“. . . it is the going we remember
it is the way that comes along with us”
(W. S. Merwin, “Only Now”)
In time, we only recall what has been waiting for us
in the early dark of 4:00 a.m., coffee brewed,
a square of dark chocolate, having leashed Lucy Dog
and walked with her the backyard’s seemingly capricious path
to pee and slather her water bowl, her fur a muff
around her neck dipping into the water, the north wind
clutching my face inside the hoodie–Get To Work.
A daily reminder this cold will return, but not now,
freeze my stare past the trees to the west corner of the fence,
the alley beyond, creatures come from the creek
at the end of our neighborhood, what Lucy Dog sees,
tugs at the leash, still puzzled I will not, cannot, not yet,
accommodate her herding dog instinct and vision
to route whatever Evil waits in cohering shadows.
For now, I choose to record in my Moleskine notebook
a kind of joy, touching down each lightly printed letter
from the throwback Blackwing 602 pencil–
“Half The Pressure, Twice The Speed,” but God knows
I’m in no hurry, like Robert Frost’s line in “Birches”:
“Earth’s the right place for love: / I don’t know where
it’s likely to go better,” even though I believe
Jesus’s intended words to his apostles–
“In my Father’s house are many mansions:
if it were not so, I would have told you.
I go to prepare a place for you”–
words preachers understand
to mean Heaven, but maybe
heaven, lower case, on earth.
After all, consider the swaddled baby,
a feed trough of hay fluffed comfy by his mother,
her husband and sheepherders and magi gathered
to the scene–the beginning, and if this couldn’t be heaven,
then why baseball and Trina, Australian shepherd dogs,
and all those cast out lepers and publicans
and sensuous women tucked at the grownup Jesus’s feet,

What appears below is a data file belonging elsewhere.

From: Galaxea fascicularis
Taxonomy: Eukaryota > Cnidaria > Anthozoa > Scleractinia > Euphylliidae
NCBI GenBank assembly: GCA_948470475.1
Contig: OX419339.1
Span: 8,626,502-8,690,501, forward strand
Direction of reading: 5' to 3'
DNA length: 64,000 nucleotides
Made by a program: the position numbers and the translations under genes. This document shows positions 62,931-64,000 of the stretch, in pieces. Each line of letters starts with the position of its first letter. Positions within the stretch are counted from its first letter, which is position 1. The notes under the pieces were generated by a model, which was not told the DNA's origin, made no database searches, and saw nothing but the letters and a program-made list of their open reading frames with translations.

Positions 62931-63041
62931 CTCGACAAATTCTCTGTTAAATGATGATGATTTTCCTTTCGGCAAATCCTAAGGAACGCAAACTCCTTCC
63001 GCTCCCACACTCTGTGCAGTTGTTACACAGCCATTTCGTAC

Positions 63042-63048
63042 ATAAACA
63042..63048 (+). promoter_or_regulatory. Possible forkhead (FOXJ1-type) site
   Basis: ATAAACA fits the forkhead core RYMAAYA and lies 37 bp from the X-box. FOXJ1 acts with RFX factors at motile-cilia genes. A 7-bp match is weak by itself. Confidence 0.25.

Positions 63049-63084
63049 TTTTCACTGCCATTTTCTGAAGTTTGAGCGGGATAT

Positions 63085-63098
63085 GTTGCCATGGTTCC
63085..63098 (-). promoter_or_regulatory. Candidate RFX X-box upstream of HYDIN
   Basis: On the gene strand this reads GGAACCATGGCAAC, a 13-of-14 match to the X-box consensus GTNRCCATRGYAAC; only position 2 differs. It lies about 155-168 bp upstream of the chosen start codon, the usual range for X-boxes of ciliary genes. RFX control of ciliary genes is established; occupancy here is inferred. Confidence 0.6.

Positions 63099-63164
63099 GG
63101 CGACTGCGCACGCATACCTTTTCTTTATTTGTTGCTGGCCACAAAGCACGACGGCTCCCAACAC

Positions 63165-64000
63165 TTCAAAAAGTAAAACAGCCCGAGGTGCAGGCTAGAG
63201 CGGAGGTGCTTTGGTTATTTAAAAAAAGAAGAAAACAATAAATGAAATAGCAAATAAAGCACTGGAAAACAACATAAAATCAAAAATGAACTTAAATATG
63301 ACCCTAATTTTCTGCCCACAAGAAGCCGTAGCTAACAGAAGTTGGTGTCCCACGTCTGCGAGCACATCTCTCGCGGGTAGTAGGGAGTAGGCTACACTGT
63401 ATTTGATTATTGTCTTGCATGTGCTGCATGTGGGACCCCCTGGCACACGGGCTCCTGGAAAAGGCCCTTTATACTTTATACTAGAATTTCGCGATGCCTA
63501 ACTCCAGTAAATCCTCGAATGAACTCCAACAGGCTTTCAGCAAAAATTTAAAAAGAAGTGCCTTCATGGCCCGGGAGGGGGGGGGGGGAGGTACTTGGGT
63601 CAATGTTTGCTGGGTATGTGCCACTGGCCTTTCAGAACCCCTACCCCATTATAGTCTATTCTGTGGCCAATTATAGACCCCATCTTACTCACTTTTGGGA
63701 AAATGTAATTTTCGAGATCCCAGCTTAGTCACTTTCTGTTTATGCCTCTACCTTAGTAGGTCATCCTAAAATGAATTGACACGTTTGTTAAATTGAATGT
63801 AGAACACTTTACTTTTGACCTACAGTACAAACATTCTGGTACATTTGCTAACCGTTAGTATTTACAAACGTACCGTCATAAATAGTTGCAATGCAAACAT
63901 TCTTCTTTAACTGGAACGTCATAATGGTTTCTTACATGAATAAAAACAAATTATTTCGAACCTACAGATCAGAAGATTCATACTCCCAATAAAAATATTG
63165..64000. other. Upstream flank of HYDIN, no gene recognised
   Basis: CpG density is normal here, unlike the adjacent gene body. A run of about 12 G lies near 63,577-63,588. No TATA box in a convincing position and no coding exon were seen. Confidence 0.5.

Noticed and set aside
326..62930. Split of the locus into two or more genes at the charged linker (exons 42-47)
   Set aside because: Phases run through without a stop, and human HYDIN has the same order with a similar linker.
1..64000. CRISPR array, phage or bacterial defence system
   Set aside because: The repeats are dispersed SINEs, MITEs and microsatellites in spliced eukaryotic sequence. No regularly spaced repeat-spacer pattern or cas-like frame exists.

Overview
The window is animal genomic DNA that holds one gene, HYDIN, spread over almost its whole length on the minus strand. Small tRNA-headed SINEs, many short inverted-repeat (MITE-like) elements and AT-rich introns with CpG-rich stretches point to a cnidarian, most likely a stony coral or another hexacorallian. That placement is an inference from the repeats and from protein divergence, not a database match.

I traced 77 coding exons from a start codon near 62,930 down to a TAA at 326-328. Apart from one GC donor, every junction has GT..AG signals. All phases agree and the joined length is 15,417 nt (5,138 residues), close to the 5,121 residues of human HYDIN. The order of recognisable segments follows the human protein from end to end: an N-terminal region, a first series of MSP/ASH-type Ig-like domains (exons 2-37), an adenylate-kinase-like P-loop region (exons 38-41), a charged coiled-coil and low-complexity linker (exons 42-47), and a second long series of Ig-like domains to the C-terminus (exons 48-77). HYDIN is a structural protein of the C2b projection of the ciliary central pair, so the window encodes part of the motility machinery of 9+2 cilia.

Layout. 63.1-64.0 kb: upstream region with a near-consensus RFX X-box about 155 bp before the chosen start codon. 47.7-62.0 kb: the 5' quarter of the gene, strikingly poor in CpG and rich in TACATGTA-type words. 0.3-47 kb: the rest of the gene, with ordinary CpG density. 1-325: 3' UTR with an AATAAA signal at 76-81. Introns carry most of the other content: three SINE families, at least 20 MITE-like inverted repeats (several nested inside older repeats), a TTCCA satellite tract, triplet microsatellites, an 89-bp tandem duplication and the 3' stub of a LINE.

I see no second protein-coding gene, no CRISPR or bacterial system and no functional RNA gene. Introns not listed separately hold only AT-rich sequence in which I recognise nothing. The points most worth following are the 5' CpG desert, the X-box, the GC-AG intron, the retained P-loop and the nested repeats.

and that woman caught in adultery and rescued,
adoring her savior with costly oil of anointment,
her long, dark hair let down to bathe his feet,
tears of gratitude for the only man ever to desire her
only with his eyes, the touch of his palm upon her cheek.
And yes, the blind from birth granted to see this world,
and the crippled commanded to rise and walk–
dirt path, fallow field, desert and dark woods day by day,
no consideration for streets of gold, pearly gates
swung shut against weather remembered, how it feels
against skin. And my friends gathered around the tables,
City Light Community Ministries, filling their bellies,
even heaping seconds, and Wednesdays a sack of
selected groceries, know here is the right place for respite
and raucous laughter and teasing–“So, Bob, you think
you’re Jesus with those sandals?” What I think, what I know,
is here, now, this huddle of pals cast out, displaced together,
what we know Jesus knew, know he’s sitting at each table
breaking bread, sharing that cup–his broken body, his blood
poured out–dust to dust, blood soaking into the sand for us,
for us to sift through our fingers, lift, be healed.
And listen, you know I have no credentials as a preacher,
biblical scholar, but . . . didn’t Jesus bring Lazarus back
to our tangible world, and also those “sleeping” children,
their wailing parents, Jesus now understanding
what it means human, this love, not abstract,
and Jesus given the choice to leave the earth, came back.
Merwin, W. S. “Only Now.” Garden Time: Poems, Copper Canyon Press, 2016, p. 52.
Frost, Robert. “Birches.” The Road Not Taken: A Selection of Robert Frost’s Poems, Henry Holt and Company, 1977, pp. 107-08.
“In my Father’s house are many mansions: If its were not so, I would have told you. I go to prepare a place for you” (John 14:2, KJV)